The Wrangler has a low tow rating because of the frame, suspension, way that the receiver hitch mounts, engine cooling package, etc. There's actually a lot to it. The Gladiator has a frame that is 80% different, totally new rear suspension, larger brakes, more engine cooling, and a host of other changes. In terms of towing, it's a very different machine.

The most I've had behind mine is around 6,300 lbs. It performed just as well as any other 1/2 ton, whether it be midsize or fullsize, that I've used. It maintained 55 MPH with ease, even on 6% grade. It stopped confidently in a rush, and it handled fairly well.

The Gladiator hasn't gotten the credit it deserves since day 1.
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Old 10-29-2019, 08:12 AM   #9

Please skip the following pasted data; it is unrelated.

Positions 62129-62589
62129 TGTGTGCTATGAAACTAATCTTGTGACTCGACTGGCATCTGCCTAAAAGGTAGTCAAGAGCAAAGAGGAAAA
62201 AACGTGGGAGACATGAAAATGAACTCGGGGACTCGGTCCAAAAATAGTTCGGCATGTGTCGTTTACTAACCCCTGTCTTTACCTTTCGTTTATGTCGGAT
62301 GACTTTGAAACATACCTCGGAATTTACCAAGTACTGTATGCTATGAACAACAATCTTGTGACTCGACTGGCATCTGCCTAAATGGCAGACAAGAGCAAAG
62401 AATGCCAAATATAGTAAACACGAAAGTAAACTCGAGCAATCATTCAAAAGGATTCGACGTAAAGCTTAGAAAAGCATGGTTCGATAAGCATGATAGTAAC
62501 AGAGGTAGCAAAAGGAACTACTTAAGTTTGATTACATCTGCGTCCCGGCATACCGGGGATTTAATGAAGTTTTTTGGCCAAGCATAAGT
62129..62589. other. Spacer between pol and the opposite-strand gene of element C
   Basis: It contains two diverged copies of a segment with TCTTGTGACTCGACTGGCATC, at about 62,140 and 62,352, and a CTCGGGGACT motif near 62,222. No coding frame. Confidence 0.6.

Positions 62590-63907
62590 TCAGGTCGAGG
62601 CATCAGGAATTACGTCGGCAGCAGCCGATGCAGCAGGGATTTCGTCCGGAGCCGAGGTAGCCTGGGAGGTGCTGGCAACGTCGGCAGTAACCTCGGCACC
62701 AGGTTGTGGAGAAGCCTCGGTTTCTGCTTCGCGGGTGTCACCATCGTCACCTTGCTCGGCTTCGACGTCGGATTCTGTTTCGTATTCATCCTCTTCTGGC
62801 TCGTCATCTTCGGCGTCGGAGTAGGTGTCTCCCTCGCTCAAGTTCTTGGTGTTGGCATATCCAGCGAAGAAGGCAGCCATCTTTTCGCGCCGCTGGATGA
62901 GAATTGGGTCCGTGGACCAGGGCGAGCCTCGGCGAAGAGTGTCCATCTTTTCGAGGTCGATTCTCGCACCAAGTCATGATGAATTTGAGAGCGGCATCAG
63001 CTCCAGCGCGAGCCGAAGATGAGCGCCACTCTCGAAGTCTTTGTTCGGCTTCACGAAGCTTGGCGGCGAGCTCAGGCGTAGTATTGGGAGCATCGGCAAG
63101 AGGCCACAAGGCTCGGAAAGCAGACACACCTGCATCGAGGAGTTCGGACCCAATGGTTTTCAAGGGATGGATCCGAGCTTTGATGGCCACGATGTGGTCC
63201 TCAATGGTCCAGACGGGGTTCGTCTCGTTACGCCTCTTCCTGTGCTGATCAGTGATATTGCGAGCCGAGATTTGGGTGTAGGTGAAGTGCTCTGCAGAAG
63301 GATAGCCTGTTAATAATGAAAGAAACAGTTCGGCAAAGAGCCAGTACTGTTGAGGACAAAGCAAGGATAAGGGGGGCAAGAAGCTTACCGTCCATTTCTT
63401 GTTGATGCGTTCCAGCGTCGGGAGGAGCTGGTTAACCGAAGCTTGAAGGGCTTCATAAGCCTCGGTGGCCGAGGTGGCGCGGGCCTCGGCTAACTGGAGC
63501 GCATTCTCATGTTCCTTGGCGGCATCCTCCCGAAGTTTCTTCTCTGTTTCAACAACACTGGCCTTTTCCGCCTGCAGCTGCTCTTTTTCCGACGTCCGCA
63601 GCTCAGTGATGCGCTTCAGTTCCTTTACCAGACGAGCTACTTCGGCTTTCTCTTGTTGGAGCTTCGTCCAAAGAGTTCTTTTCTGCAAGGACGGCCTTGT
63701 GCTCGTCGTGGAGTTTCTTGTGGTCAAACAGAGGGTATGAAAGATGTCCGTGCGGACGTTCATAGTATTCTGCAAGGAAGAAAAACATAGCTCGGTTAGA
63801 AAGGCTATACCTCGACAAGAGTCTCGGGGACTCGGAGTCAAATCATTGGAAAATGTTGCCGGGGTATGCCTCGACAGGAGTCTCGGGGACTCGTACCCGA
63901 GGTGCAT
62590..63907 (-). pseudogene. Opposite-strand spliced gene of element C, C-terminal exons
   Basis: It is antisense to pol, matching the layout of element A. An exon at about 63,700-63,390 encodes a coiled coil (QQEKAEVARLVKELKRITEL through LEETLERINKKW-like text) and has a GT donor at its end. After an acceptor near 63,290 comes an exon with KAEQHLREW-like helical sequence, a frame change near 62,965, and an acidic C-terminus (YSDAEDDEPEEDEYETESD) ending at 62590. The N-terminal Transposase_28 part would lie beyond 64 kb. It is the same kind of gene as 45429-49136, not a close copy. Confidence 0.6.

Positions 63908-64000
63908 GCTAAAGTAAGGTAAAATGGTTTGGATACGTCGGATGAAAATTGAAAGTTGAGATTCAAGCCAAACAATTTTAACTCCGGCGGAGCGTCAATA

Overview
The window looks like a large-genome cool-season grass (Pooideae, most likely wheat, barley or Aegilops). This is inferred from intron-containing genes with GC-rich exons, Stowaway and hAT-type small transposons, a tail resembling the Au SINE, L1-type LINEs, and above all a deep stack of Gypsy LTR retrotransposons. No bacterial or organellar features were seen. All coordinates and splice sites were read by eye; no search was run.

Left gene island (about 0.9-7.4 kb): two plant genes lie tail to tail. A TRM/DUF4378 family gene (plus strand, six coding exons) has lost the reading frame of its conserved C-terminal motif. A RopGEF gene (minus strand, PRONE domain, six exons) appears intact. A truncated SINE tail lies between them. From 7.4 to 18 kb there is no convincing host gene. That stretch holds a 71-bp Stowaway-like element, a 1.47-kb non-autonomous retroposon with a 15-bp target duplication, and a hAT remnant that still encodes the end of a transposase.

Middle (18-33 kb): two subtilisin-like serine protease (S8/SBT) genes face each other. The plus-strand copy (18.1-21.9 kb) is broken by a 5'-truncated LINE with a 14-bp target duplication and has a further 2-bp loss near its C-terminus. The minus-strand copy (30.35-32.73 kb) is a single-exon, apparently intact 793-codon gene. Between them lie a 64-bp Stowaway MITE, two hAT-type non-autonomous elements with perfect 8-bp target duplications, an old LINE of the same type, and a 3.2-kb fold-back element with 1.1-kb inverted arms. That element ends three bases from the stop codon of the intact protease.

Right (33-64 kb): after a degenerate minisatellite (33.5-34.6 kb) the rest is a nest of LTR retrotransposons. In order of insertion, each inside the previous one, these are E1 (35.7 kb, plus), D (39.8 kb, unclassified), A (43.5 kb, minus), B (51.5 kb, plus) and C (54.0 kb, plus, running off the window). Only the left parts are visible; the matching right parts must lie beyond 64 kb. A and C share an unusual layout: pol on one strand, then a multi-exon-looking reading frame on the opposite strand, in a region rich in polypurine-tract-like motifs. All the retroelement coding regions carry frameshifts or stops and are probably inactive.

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The most I've had behind mine is around 6,300 lbs. It performed just as well as any other 1/2 ton, whether it be midsize or fullsize, that I've used. It maintained 55 MPH with ease, even on 6% grade. It stopped confidently in a rush, and it handled fairly well.

The Gladiator hasn't gotten the credit it deserves since day 1.
Glad to hear they do really well. I am considering getting a Gladiator to to a [email protected] 400 camper which maxes out at 3,900 lbs. I don't want to give up a Jeep but was a little worried if the Gladiator would do it well enough.